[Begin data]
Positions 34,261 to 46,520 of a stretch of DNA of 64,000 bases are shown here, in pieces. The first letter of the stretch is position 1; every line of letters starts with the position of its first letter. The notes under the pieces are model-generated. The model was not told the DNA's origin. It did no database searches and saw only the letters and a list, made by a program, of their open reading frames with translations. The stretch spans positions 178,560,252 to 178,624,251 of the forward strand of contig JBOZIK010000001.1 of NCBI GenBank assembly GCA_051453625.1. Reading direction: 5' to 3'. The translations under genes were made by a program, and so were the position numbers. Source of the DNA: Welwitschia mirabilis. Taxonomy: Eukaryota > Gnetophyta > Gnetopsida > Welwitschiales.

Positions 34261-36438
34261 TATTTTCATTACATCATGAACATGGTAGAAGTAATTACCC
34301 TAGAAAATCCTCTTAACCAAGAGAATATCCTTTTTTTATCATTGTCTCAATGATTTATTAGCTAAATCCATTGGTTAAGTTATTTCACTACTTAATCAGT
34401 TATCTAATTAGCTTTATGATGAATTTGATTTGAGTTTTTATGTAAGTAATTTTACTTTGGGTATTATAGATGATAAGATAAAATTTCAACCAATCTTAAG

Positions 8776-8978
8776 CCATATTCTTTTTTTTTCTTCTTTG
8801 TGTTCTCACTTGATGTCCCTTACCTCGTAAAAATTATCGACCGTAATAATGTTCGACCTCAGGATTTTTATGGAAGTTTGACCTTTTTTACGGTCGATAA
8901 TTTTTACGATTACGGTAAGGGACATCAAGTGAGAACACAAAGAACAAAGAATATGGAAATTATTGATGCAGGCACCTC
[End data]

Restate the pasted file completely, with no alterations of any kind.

Positions 34,261 to 46,520 of a stretch of DNA of 64,000 bases are shown here, in pieces. The first letter of the stretch is position 1; every line of letters starts with the position of its first letter. The notes under the pieces are model-generated. The model was not told the DNA's origin. It did no database searches and saw only the letters and a list, made by a program, of their open reading frames with translations. The stretch spans positions 178,560,252 to 178,624,251 of the forward strand of contig JBOZIK010000001.1 of NCBI GenBank assembly GCA_051453625.1. Reading direction: 5' to 3'. The translations under genes were made by a program, and so were the position numbers. Source of the DNA: Welwitschia mirabilis. Taxonomy: Eukaryota > Gnetophyta > Gnetopsida > Welwitschiales.

Positions 34261-36438
34261 TATTTTCATTACATCATGAACATGGTAGAAGTAATTACCC
34301 TAGAAAATCCTCTTAACCAAGAGAATATCCTTTTTTTATCATTGTCTCAATGATTTATTAGCTAAATCCATTGGTTAAGTTATTTCACTACTTAATCAGT
34401 TATCTAATTAGCTTTATGATGAATTTGATTTGAGTTTTTATGTAAGTAATTTTACTTTGGGTATTATAGATGATAAGATAAAATTTCAACCAATCTTAAG

Positions 8776-8978
8776 CCATATTCTTTTTTTTTCTTCTTTG
8801 TGTTCTCACTTGATGTCCCTTACCTCGTAAAAATTATCGACCGTAATAATGTTCGACCTCAGGATTTTTATGGAAGTTTGACCTTTTTTACGGTCGATAA
8901 TTTTTACGATTACGGTAAGGGACATCAAGTGAGAACACAAAGAACAAAGAATATGGAAATTATTGATGCAGGCACCTC